earth Fountain Academic was one of the most exclusive schools in Ravnica, respected for the breadth and quality of its curriculum, and unique in that it was tuition-free. Scholarships were available to all children, of any species or station, and awarded to only the brightest minds of each generation. HFA wasn't a prep school for the guilds; acclaim was earned with hard work, not zealotry, and if students weren't dedicated, they didn't last.
But this was the Last Day before summer break and, as usual, the kids got a little crazy.
Liric sat on a stone bench at the edge of the school's sculpture garden and watched as hundreds of children danced around the Hearth Fountain while it exploded with light. Most of the them wore homemade guild costumes, and the lower grades dumped colored glamours into the massive basin while the seniors shouted orders. It was his fifth year as an instructor at HFA, and this field day was as poignant as the first. No, even more so. For a single beat, his heart knifed sideways in his chest; if tonight didn't go as planned, he wouldn't be returning next year.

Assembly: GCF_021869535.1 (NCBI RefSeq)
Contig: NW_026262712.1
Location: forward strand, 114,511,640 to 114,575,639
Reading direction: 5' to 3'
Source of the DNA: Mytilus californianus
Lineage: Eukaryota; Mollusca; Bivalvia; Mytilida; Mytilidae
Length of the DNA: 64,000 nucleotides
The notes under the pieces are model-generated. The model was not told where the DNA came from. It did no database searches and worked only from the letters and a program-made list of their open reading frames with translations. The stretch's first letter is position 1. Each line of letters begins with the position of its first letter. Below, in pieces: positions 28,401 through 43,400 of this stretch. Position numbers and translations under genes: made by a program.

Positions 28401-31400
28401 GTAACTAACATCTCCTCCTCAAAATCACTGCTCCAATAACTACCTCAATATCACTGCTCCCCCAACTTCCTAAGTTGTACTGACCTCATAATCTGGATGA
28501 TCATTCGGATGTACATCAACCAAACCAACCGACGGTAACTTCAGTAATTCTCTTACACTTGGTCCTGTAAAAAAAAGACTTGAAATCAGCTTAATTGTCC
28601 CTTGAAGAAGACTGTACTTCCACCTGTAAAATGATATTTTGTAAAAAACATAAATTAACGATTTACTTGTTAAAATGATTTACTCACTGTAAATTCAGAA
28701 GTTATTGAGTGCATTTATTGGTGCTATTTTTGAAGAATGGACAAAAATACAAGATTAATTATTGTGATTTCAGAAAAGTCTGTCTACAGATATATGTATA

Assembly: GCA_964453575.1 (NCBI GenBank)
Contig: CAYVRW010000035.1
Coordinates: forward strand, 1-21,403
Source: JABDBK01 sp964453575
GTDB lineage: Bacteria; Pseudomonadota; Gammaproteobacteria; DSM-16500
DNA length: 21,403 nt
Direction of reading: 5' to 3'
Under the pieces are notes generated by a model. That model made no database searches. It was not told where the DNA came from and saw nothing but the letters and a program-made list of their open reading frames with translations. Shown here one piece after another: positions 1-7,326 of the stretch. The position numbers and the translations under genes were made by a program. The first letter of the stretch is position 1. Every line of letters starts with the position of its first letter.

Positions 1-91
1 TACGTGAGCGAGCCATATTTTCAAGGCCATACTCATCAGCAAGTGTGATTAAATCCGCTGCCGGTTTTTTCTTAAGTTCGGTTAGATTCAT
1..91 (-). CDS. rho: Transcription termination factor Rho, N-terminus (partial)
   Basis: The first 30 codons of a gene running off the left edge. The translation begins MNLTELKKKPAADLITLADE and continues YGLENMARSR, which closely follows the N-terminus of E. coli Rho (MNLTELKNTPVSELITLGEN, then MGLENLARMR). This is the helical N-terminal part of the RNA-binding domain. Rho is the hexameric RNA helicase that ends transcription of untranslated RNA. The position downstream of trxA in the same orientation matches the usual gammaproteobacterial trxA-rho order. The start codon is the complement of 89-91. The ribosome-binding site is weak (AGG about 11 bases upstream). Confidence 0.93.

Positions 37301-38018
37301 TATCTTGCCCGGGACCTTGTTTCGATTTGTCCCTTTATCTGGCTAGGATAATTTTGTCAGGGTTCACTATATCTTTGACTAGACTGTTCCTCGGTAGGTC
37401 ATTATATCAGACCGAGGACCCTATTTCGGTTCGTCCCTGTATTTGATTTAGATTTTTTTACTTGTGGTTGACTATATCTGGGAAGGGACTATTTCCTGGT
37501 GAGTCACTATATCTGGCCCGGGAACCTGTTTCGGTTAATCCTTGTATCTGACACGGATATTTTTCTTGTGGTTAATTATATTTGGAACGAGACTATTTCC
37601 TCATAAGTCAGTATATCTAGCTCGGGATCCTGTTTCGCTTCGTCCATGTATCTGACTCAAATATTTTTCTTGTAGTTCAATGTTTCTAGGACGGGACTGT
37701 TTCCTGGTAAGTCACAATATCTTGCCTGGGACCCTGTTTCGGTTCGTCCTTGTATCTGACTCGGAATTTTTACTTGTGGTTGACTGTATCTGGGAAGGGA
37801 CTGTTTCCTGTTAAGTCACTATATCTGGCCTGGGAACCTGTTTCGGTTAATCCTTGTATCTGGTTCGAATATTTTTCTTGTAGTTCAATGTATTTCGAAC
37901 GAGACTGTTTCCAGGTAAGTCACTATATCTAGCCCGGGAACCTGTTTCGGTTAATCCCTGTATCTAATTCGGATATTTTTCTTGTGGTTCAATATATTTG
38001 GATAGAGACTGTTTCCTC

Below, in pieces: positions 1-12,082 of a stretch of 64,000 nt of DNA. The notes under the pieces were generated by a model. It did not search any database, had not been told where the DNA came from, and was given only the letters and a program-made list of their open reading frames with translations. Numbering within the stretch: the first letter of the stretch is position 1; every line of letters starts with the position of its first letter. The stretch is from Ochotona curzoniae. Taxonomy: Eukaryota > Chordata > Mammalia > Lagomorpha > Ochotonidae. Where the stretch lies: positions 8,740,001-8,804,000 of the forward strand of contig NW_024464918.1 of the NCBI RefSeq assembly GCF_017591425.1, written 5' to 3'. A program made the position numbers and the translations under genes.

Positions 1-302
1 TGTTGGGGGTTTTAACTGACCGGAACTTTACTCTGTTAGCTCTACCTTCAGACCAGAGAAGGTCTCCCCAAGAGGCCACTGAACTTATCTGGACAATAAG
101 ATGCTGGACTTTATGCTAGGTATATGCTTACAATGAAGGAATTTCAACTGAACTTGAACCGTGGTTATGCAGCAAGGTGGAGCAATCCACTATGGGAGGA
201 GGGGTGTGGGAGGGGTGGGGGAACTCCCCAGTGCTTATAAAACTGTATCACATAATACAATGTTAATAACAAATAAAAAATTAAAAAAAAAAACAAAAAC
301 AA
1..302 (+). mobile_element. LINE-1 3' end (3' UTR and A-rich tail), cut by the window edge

"Professor L! Professor L!" Liric took a deep breath and then turned. "Professor L! I have something for you; I wanted to give you this!" It was Skrygix, a goblin from his honors history class. She was running, towing her little brother with her left hand, clutching a rolled up sheet of paper in her right.
Her brother was dressed as an Azorius Hussar and his painted pressboard helmet hung over his eyes. He was picking his nose. "I wan' to go to da fountain!" He pushed the helmet back.
"Okay, go play." Skrygix let him go, and he stamped off into the crowd. She called after him, "Don't get wet!" She wore a white dress with a black frock painted across the neckline, but the exclamation point was her shock of orange hair moussed up into the shape of an Orzhov aristocrat's headdress.
"I made this for you!" She punched her arm out straight and offered Liric the scroll. He took it, then unrolled it with a teacher's practiced care. It was a painting of his classroom, but with the ceiling ridiculously high, and Liric himself depicted as a bespectacled Gruul giant, crouching to fit and pointing at the board with a stick of chalk the size of a log. Liric laughed.
Skrygix smirked, but quickly looked away as Liric re-rolled the painting.